Upplands Liv Regiment

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Hierarchical Path: Seven Years War (Main Page) >> Armies >> Swedish Army >> Upplands Liv Regiment

Origin and History

The regiment descended from the ryttarfanan in Uppland and Västamaland which were set up in 1536. In 1636 united with the Södermalands ryttare under the name of Upplands ryttare. Iwas initially raised as an indelta regiment in 1623. It consisted of 3 companies of 125 men each. By 1638, the regiment counted 8 companies. In 1667, the regiment became the Livregemente till hast (King's Horse Lifeguards) and Indelta in 1687: exceptionally the regiment was increased to 12 companies instead of the usual 6 to 8 companies of other line cavalry regiments.

During the Scanian War, the regiment distinguished itself at the Battle of Lund in 1676. It was momentarily increased to 17 companies before being reduced to its original 12 companies (4 in Uppland, 3 in Västmanland, 3 in Närke, 1 in Södermanland and 1 in Västergötland) in 1679. The Leibkompanie had 130 men, the 11 others 125 men for a total of 1,505 men. Its first company was also known as Drabantkairen and served a palace guard unit.

In the Great Northern War took part in the landing on Själland in 1700. Transferred the same year in Livland and in the King's Army thereafter. Captured after Poltava and rebuilt 1709-10. In the Scanian campaign of 1710, then in Scania 1710-14 and 1715-16. In the Norwegian campaign of 1718

During the Seven Years' War, the regiment was under the command of:

  • no information available yet

Service during the War

At the beginning of the Seven Years' War, the regiment was stationed in Uppland, Södermanland, Västmanland, etc...

In 1757, 4 companies (540 men) of the regiment were part of the expeditionary force sent to campaign in Pomerania under Field-marshal Mathias Alexander von Ungern Sternberg.

In 1758, 6 additional companies (800 men) of the regiment were sent to Pomerania to reinforce the Swedish expeditionary force operating against Prussia. On November 18, a detachment of the regiment was part of General von Lingen's force at the Combat of Güstow.



Uniform in 1757 - Copyright Kronoskaf
Uniform in 1757
Headgear black tricorne without lace and with a brass button on the left side
Neck stock black
Coat medium blue lined white with 12 brass buttons down the front and 2 brass buttons in the small of the back
Collar white
Shoulder strap medium blue fastened with 1 brass button
Lapels none
Pockets horizontal pockets, each with 3 brass buttons
Cuffs white, each with 3 brass buttons
Turnbacks white
Waistcoat white
Breeches buckskin or reindeer skin
Leather Equipment
Crossbelt natural leather bandolier
Waistbelt natural leather
Cartridge Box n/a
Scabbard black with brass fittings
Bayonet scabbard none
Gloves chamois
Footgear black boots
Horse Furniture
Housings medium blue laced white with 3 small golden crowns in the lower rear corner
Holster caps medium blue laced white with 3 small golden crowns in the upper part
Blanket roll medium blue

Troopers were armed with a sword, a pair of pistols and a carbine. They also wore polished steel breastplates bordered in white under their coat.


The officers wore the same uniform as the troopers with the following exceptions:

  • a gold laced tricorne
  • black breeches (sometimes)
  • housings and holster caps laced gold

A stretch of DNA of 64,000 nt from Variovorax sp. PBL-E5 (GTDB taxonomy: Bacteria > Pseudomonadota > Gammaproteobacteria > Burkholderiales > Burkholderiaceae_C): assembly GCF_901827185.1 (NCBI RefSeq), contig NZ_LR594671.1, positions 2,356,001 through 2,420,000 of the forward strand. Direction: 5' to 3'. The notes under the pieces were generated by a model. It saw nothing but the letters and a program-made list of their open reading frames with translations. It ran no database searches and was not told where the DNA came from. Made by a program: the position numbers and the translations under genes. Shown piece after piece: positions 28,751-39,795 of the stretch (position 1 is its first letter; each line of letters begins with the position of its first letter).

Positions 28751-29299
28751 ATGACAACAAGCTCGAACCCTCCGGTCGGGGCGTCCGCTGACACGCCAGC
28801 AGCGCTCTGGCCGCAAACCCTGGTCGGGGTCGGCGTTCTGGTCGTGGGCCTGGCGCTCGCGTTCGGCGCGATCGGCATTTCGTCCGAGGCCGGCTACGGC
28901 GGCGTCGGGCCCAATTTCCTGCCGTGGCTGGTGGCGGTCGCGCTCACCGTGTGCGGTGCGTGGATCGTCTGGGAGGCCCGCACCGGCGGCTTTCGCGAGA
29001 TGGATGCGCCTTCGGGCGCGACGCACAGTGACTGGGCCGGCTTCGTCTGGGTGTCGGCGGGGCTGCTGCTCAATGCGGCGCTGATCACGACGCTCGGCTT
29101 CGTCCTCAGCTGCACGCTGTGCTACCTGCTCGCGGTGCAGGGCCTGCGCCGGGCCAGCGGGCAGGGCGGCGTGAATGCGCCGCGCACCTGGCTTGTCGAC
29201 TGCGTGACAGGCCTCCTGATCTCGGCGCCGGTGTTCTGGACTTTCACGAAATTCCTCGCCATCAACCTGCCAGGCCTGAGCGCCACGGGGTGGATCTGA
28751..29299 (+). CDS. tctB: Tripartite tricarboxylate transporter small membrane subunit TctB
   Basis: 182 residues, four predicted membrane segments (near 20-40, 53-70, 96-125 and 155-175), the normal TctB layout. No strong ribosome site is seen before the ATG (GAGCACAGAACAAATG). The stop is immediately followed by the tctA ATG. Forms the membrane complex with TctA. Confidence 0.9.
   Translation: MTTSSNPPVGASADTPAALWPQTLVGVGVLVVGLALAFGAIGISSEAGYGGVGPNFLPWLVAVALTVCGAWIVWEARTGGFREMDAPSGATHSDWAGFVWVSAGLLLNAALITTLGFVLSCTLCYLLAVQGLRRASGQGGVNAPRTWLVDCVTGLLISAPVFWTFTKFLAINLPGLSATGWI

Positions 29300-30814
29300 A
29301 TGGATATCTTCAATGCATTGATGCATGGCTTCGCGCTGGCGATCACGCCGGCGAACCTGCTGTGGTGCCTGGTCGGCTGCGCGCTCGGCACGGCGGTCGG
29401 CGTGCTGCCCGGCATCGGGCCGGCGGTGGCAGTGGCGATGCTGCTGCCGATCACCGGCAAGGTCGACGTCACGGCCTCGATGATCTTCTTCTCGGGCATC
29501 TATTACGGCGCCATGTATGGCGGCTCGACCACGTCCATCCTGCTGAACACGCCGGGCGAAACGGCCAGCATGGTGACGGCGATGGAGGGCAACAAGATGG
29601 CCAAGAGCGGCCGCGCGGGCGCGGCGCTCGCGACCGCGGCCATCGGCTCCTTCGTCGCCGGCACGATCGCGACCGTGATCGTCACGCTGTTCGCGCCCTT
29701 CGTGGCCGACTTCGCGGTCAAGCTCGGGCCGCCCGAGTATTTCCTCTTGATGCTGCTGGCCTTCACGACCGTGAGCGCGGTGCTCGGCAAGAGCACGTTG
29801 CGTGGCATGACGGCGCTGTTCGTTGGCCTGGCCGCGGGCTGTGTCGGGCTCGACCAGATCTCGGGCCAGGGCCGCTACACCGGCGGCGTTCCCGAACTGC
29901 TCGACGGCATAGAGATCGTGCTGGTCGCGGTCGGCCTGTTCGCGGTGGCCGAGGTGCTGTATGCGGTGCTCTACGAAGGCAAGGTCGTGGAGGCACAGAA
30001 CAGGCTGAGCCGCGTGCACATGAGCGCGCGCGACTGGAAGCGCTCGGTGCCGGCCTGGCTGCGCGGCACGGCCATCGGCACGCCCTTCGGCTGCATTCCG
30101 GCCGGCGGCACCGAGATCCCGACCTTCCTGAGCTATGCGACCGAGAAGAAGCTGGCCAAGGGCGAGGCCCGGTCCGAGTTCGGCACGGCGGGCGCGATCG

The NCOS wore the same uniform as the troopers with the unique distinction of a narrow golden lace on the tricorne.


The musicians wore medium blue uniforms with white swallow nests laced yellow at the shoulders. The uniform had no additional laces.

The drums were made of brass with white rims. The trumpets were made of brass with a medium blue banner.


The pikes used as staffs to carry the colours were always striped in blue and yellow. The standards had gold finials, and gold and silver cords, tassels and fringe.

Lifstandar (colonel standard): white field; borders heavily embroidered in gold and silver; centre device carried the crowned royal arms of Sweden flanked by 2 crowned golden lions.

Kompanistandar (ordonnance standard): white field; borders heavily embroidered in gold and silver; centre device consisting of the golden royal cipher “AF” surmounted by a gold crown; green and gold palm branches beneath tied with a red ribbon; 3 small golden crowns in each corner.

Lifstandar - Source: rf-figuren using elements of a template by Hannoverdidi
Kompanistandar - Source: rf-figuren

The colonel's squadron carried the Lifstandar, each other squadron had a Kompanistandar.


This article contains texts translated from the following books which are now in the public domain:

  • Großer Generalstab: Die Kriege Friedrichs des Großen - Dritter Teil: Der Siebenjährige Krieg 1756–1763. Vol. 6 Leuthen, Kriegsgeschichtliche Abteilung II (Publisher), Berlin 1904, pp.92-107, Annex pp. 11-16

Other sources

Brolin, Gunnar: 18th C. Swedish Military Flags - Part I: Standards and Guidons, 18th Century Military Notes & Queries No. 5

Högman, Hans: Svenska regementen under indelningsverkets dagar (broken link)

Höglund, Lars-Eric and Ake Sallnäs: The Great Northern War 1700-1721, Colours and Uniforms, Acedia Press, Karlstadt, 2000

Pengel, R. D. and G. R. Hurt: Swedish Army in Pomerania – 1757-1763, Birmingham, 1983

Purky, Jim: Swedish Army Organization, Seven Years War Association Journal Vol. X No. 1

Schirmer, Friedrich: Die Heere der kriegführenden Staaten 1756-1763, published by KLIO-Landesgruppe Baden-Württemberg, Neuauflage 1989

Schorr, Dan: Uniforms of the Swedish Army, 1757-1762, The Courrier, June-July 1979

N.B.: the section Service during the War is mostly derived from our articles depicting the various campaigns, battles and sieges.